Glen P. Stein Oral History

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Glen P. Stein Oral History


Hanford Atomic Products Operation


An oral history interview with Glen Stein for the B Reactor Museum Association. Stein was a Instrumentation Specialist at the Hanford Site during the Manhattan Project.


B Reactor Museum Association


Hanford History Project at Washington State University Tri-Cities




Those interested in reproducing part or all of this oral history should contact the Hanford History Project.





Oral History Item Type Metadata


Tom Putnam


Glen P. Stein


GLENN STEIN INTERVIEW- Recorded on 8/1/92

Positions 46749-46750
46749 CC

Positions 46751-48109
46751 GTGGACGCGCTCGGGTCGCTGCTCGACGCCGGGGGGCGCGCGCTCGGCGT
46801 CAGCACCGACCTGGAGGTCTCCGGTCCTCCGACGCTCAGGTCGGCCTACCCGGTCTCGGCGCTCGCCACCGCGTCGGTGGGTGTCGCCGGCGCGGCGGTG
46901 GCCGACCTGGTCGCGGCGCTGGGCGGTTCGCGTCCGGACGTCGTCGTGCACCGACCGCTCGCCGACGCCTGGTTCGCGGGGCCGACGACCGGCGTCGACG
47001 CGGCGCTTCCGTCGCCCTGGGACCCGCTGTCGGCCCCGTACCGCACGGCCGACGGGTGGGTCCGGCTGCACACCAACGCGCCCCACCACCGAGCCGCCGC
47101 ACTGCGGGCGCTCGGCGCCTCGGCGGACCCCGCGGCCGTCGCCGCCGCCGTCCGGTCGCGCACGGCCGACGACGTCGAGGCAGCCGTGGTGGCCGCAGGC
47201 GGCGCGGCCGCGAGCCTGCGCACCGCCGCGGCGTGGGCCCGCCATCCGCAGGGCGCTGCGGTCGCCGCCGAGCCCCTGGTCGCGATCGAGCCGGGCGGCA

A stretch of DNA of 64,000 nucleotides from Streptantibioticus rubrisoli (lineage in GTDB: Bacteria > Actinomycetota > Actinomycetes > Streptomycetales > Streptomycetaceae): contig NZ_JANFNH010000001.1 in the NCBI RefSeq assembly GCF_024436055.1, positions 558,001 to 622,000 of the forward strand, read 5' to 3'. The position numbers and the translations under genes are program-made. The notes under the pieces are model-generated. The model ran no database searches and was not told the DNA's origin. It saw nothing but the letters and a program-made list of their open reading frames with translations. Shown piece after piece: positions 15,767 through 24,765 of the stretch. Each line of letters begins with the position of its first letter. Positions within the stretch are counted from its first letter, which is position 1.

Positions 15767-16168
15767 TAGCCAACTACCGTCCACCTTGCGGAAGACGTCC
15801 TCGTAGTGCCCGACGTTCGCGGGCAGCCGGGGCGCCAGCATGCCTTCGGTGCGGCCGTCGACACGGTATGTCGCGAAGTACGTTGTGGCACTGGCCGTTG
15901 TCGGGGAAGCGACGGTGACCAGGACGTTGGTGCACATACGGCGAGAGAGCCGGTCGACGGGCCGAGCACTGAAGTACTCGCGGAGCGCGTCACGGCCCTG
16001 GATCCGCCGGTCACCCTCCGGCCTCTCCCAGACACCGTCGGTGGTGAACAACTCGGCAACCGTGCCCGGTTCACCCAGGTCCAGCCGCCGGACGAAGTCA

Well my name is Glenn B. Stein. Stein is S T E I N. I came from Denver up here I was working at Remington Arms in Denver which was owned by Dupont, of course. And a fellow by the name of Dunkleburger was one of the head men down there in the department I was in which was inspection in, uh, Denver; and ,uh, he was the one that recruited me because he was up here then and he was out recruiting. And uh, well I had heard rumors about the plant. It was a terrible place to be. There was people killed every day, and uh, there was drinking and gambling and such well the works that we were getting was Hanford see rather than Richland and so I was doubtful about coming up.